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HF 6687

Vaginal Birth After Cesarean Section (VBAC)

This handout explains the option of choosing a vaginal birth after cesarean (VBAC). This helps our patients decide if they want to attempt a vaginal birth or to have a repeat C section.

Is it possible to have a vaginal birth if you have had a C section?

Yes, even if you have had one or two C sections in the past, you may be able to have a VBAC in the future. The success rates of women trying VBAC range between 60 and 80%.

Why choose to VBAC? 

  • Shorter recovery time

  • No surgery 

  • Less chance of infection

  • Less blood loss 

  • Less complications with future pregnancies 

  • Less risk for future deliveries 

Why choose a repeat C section? 

  • Avoid the risk of uterine rupture (separation of uterine scar), which may injure the infant or result in hysterectomy (removal of the uterus)

  • Avoid the chance that you will go through most of labor, and still need a C section

  • Ease of having a scheduled birth

Who can have a VBAC?

  • Women who have had one or two C sections.

  • C section incision on the uterus must have been “low transverse” rather than vertical. Skin incision may be different than the incision on the uterus. We will need to get the report of your prior C section to confirm this.

Some reasons women may not be able to try VBAC include:

  • If your baby is not head down

  • If the placenta is covering the cervix (placenta previa)

  • If you have had more than two C sections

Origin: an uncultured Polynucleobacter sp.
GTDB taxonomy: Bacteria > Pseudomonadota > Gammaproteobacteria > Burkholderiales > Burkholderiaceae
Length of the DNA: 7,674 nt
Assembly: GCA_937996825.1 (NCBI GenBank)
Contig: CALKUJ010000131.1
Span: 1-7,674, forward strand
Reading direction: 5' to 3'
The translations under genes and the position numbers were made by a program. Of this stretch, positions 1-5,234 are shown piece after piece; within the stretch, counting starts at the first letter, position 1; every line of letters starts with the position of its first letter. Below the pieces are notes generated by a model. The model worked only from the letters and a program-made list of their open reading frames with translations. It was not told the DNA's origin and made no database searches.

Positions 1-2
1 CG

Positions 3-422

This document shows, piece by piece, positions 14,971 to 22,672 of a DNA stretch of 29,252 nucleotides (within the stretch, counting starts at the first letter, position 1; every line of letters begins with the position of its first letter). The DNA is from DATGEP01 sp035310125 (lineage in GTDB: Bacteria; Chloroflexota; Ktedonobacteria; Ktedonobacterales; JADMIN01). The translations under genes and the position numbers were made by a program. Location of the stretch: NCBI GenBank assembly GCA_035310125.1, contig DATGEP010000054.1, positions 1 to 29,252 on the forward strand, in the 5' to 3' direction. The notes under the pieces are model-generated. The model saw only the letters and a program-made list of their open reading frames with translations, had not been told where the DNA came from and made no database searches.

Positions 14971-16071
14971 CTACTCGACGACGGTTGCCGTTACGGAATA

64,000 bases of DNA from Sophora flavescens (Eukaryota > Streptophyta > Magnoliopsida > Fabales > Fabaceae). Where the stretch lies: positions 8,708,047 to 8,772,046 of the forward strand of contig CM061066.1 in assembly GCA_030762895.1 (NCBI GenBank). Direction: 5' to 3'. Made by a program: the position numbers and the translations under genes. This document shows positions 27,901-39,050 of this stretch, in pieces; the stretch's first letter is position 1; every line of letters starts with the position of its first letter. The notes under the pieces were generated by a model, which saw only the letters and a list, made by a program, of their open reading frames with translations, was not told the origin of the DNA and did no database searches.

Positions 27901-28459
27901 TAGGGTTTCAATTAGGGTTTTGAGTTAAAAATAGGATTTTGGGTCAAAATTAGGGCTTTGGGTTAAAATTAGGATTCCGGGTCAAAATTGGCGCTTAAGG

• Prior uterine rupture

  • If your former doctor advised against having a future VBAC

What are the risks of trying VBAC?

  • Uterine rupture

  • Emergency C section

  • Risks to your health

  • Risks to baby’s health

  • There is more risk if C section needs to be done after an attempt at labor compared to having a planned repeat C section

How can these risks be decreased?

  • Continuous fetal monitoring, to assure baby’s health through labor.

  • Lab work (to include blood count and blood typing)

  • Intravenous line (IV) while in labor

  • Using certain medicines known as prostaglandins to soften and ripen the cervix as the due date gets closer

  • Delivery in a hospital and with a doctor able to recognize and manage problems

  • Avoid prolonged labor, and proceed to repeat C section if problems arise

What can increase my chances of having a successful VBAC?

  • Labor that starts on its own

  • Labor before the due date

  • A history of a successful vaginal delivery in the past

  • Good prenatal care, that includes a healthy diet and exercise

Lastly

All types of deliveries, vaginal and cesarean, are subject to risks. Keep in mind that most women and their babies have happy and healthy outcomes.  

Discuss these issues, your concerns, and your obstetric history with our Ob/Gyn doctors to set a plan that you are both at ease with and agree to follow.